Child Abuse Rises in Bad Economy

The recent economic hard times have been difficult for many people. But according to a study conducted by Dr. Rachel P. Berger, the recession has been particularly hard on infants. Berger, who revealed the results of her study on May 8 at the annual meeting of the Pediatric Academic Societies, said there is a "marked increase in the rate of abusive head trauma among children during the recession compared to beforehand."

Dr. Berger is an assistant professor of pediatrics, working at the University of Pittsburgh School of Medicine. For her study, she looked at infants in four cities: Pittsburgh; Seattle; Cincinnati; and Columbus, Ohio. The study itself looked specifically at abusive head trauma cases among infants at four urban hospitals and only tabulated what the study called "unequivocal" cases. Data was taken from 2004 through the end of 2009, and the number of cases before and after December 1, 2007, (the date presumed to be the beginning of the recession) were compared. What they found was a marked increase in the number of abuse cases. Before the recession, there had been slightly less than five cases of severe head trauma each month. After the recession began, the number rose to more than nine cases each month.

Researchers were unable to provide direct links between factors such as cuts in social services or the unemployment rate of a particular city, despite performing what Berger called "a very sophisticated type of analysis," but despite causal proof, Jay G. Silverman from the Harvard University School of Public Health was not surprised at the findings.

"We've seen at the state and local levels services cut repeatedly over the last two to three years," he said, adding that these cuts "would lead to a smaller percentage of these folks getting what they need, and perhaps leading to greater numbers of these kinds of situations escalating to the point where we're observing more head trauma."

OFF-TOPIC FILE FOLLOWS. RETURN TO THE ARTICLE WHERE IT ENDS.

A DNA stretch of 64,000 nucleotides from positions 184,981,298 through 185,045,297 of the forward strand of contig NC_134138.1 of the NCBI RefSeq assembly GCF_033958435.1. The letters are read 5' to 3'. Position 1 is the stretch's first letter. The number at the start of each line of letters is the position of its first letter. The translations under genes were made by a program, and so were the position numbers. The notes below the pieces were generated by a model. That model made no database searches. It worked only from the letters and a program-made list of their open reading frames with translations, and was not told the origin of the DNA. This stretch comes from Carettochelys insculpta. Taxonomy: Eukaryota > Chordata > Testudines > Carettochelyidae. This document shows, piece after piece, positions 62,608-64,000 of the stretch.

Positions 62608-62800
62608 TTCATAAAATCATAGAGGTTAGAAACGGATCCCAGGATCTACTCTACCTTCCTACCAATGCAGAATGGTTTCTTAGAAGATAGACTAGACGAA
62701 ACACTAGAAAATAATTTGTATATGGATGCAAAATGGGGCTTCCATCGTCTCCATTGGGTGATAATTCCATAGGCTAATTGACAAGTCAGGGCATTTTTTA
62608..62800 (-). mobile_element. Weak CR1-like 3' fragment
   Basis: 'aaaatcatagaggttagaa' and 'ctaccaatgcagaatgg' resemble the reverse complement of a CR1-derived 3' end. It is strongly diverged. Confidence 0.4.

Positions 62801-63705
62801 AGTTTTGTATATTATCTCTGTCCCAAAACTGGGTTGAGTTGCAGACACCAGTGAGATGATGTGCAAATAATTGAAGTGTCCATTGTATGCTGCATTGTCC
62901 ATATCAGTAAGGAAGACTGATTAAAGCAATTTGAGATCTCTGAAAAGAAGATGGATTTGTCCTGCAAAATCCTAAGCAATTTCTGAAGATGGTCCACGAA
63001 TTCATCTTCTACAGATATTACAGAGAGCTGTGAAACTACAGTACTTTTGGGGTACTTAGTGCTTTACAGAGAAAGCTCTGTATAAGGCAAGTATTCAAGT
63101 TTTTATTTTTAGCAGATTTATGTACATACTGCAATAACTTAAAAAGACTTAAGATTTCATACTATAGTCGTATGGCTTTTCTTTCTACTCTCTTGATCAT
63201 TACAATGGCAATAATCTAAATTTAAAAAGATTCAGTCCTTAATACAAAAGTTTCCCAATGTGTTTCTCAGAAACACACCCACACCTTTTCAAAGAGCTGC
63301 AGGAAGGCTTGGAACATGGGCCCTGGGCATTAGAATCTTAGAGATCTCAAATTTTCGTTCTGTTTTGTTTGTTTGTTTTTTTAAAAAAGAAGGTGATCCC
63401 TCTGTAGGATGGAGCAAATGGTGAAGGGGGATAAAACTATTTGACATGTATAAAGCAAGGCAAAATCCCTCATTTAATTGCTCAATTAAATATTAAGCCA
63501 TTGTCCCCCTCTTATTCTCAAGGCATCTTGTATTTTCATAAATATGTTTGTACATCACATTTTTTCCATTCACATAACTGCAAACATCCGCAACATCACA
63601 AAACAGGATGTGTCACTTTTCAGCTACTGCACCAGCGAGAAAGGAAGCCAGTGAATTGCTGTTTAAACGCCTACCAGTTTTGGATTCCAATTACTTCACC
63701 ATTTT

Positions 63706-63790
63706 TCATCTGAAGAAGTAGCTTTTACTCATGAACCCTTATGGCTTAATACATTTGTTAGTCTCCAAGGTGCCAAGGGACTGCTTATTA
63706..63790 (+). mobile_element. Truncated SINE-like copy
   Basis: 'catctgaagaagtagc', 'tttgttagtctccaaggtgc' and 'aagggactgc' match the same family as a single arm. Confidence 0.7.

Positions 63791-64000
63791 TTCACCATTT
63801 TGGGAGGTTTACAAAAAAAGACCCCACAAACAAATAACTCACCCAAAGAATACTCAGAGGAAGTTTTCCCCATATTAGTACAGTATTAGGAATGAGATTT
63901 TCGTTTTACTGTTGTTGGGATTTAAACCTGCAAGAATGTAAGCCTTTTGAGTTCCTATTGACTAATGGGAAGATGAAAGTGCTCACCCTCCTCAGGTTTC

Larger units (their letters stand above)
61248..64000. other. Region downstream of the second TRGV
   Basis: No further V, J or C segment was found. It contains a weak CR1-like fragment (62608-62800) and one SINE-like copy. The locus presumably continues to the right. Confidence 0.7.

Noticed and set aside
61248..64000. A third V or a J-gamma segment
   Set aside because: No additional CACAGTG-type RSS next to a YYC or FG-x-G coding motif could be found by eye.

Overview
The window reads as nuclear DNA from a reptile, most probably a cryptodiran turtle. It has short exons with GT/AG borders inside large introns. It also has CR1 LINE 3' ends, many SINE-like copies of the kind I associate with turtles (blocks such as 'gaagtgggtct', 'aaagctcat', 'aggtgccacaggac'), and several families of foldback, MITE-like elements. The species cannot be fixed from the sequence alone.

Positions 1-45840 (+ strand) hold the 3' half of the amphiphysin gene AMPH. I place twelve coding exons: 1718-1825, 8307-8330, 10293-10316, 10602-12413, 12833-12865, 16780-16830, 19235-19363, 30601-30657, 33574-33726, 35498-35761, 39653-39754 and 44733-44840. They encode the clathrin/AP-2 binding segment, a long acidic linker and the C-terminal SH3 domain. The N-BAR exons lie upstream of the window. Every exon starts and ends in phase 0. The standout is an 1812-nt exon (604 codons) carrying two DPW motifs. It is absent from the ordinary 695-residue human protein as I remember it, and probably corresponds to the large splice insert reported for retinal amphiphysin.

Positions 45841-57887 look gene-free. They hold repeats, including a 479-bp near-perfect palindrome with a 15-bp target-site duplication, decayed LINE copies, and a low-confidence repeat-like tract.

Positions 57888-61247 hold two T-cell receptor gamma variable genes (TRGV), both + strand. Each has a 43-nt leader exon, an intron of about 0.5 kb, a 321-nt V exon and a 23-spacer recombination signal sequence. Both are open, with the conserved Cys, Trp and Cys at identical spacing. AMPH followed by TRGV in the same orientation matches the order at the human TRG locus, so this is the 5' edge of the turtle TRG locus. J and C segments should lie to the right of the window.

More disturbingly, experts in the field warn that an increase in severe head trauma likely indicates a deeper pattern of abuse, since much child abuse will simply not show up in the emergency room. Silverman said Berger's study "should really be a major public concern."

This increase in abuse has likely already been seen in divorce courts, where child custody battles take place every day. In a custody battle, the court's main concern is with the health, safety and welfare of the child, so anything that could be detrimental to the child is viewed unfavorably. In the case of child abuse, this is often enough to override other positive factors, such as a higher income for the abusive spouse. In fact, an abusive past is often enough to cause the court to limit child visitation or put certain restrictions on it.

If the abuse is deemed severe enough, or if there are patterns of long-term abuse, the courts or child protective agencies may step in and legally terminate that parent's visitation rights. The legal process may even go so far as to terminate their parental rights, and the parent could face criminal charges as well. In most states, the courts require that the intervening agency show "by clear and convincing evidence" that the parent is unfit to be a parent, and that "severing the parent-child relationship is in the child's best interest."

Of course, due to the anger and frustration in many divorce or custody proceedings, it is not uncommon for accusations of child abuse to be thrown around in hopes of currying favor with the judge. It is important to remember that the judge in a highly adversarial child custody case has the ultimate responsibility to determine what placement is in the child's best interests. If you have been accused of child abuse, even if you know the charges are absolutely false, you must treat the accusations seriously. Find an experienced family law attorney to discuss your options.

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